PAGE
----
The Institute for Landscape Conservation Design (i4LCD) promotes practitioners with diverse experiences in landscape conservation design. We share their stories and highlight their project work. If you would like to be considered for a Practitioner Spotlight interview, contact us at: firstname.lastname@example.org, include “Practitioner Spotlight” in the Subject line, and give a short summary of your ability and/or related landscape conservation design project.
This month’s Practitioner Spotlight is with Tom Miewald, Landscape Ecologist with the U.S. Fish and Wildlife Service, Science Applications program. Tom has worked on large-scale science and planning projects in many sectors, including academia, private consulting, non-profit organizations, and federal government. For the past 5 years, Tom’s work has focused on collaborative landscape conservation planning. He holds two degrees from the University of Nebraska: a Bachelor’s in Environmental Studies, and a Master’s in Geography.
Tom: I work for the U.S. Fish and Wildlife Service (FWS, Service) in Portland, Oregon. The Service’s mission is “Working with others to conserve, protect, and enhance fish, wildlife, plants, and their habitats for the continuing benefit of the American people.”
i4LCD: What’s your field of practice?
Tom: I’m a Geographer by training. What I find myself working on any given day as a Service employee isn’t identified in any federal position description. I spend a lot of time preparing for stakeholder workshops, working through gnarly issues related to landscape-scale analyses, and locating money and other resources so partners can continue doing the great work that they do.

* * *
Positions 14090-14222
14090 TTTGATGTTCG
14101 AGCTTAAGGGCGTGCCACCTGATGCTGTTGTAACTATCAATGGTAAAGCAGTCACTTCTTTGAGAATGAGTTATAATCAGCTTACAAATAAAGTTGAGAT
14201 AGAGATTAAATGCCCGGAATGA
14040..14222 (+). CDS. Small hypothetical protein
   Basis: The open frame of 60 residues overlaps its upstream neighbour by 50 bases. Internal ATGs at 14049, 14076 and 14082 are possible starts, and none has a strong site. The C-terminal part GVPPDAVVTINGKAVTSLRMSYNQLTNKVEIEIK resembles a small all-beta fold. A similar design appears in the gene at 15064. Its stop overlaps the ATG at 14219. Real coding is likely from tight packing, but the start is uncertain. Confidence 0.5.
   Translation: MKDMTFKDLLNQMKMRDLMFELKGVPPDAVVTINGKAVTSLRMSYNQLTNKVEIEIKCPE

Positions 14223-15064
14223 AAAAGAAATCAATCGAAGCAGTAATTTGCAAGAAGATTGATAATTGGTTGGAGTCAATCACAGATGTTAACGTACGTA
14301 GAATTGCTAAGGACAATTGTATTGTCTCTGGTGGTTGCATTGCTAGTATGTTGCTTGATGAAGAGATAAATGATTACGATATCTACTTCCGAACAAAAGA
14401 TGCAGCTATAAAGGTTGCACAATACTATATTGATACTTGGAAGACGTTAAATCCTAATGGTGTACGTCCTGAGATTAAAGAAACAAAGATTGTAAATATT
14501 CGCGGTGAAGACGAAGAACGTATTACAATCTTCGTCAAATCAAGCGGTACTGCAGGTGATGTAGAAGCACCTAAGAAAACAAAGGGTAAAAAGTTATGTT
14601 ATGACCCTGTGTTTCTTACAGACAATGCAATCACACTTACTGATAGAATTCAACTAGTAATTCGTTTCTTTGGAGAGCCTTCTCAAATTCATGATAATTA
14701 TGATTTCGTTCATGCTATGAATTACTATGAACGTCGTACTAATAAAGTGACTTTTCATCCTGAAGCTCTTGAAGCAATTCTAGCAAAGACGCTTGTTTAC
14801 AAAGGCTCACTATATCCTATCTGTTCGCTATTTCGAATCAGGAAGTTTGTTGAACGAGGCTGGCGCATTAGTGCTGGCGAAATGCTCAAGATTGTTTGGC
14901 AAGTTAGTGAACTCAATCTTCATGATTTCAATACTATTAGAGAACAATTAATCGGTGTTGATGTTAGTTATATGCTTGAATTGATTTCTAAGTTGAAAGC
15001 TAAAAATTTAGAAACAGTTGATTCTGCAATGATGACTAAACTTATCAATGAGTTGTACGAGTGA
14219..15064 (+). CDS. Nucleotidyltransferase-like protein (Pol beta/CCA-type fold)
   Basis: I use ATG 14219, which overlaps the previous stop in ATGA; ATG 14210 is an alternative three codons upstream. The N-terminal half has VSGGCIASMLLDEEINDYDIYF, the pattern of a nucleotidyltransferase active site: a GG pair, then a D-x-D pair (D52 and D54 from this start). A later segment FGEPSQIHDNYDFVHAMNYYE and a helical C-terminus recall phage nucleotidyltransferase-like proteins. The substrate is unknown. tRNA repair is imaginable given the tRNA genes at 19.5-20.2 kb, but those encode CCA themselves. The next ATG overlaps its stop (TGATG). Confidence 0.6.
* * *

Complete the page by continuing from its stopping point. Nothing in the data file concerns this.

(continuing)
i4LCD: What first interested you in geography?
Tom: I grew up in Nebraska where there isn’t much unplowed nature. I used to love to experience the wide open spaces and topographic relief of the west when I traveled as a kid. I was a total map geek, even back then. When I got to college, I changed my major a few times: from art, to anthropology, to environmental studies. I chose Geography for my Master’s work because it combined the natural and social sciences, plus it had awesome technology I could tinker with, like geographic information systems (GIS) and remote sensing. I developed a real passion for modeling ecosystems and species at broad spatial scales. I realized after doing that sort of work for a few years that the only people looking at my work were academics and graduate students; not on-the-ground resource managers. Now I’m interested in exploring how to engage people in deliberative processes so their perspectives can be incorporated into natural resources decision-making. Landscape conservation design and the iCASS Platform is one way to do that.
i4LCD: What are some of the major challenges the conservation community faces?
Tom: The future of the earth is 10 billion people sharing limited space with each other and other critters. Add on top of that, the challenge of a rapidly changing climate. How do we deal with that? It’s a huge question. The fact that society is increasingly fragmented in how we think and act doesn’t help us find an answer. Fragmented agencies, fragmented budgets, fragmented attention spans; it’s no surprise we have fragmented landscapes! If our goal is to protect species and conserve ecosystem services, we need to identify a shared vision for the landscape and begin to build it out.
i4LCD: Can landscape conservation design (LCD) address those challenges?
Tom: I believe so. LCD processes help facilitate development of a holistic, landscape perspective, and that’s what’s needed to develop good public policy and make sound conservation investments. To facilitate LCD, we need networks of public and private entities all working together to achieve shared goals. I don’t mean to suggest the path forward is clear or easy, but that’s what it’s going to take to address what we’re up against.
i4LCD: What are some of the specific challenges you face as a LCD practitioner?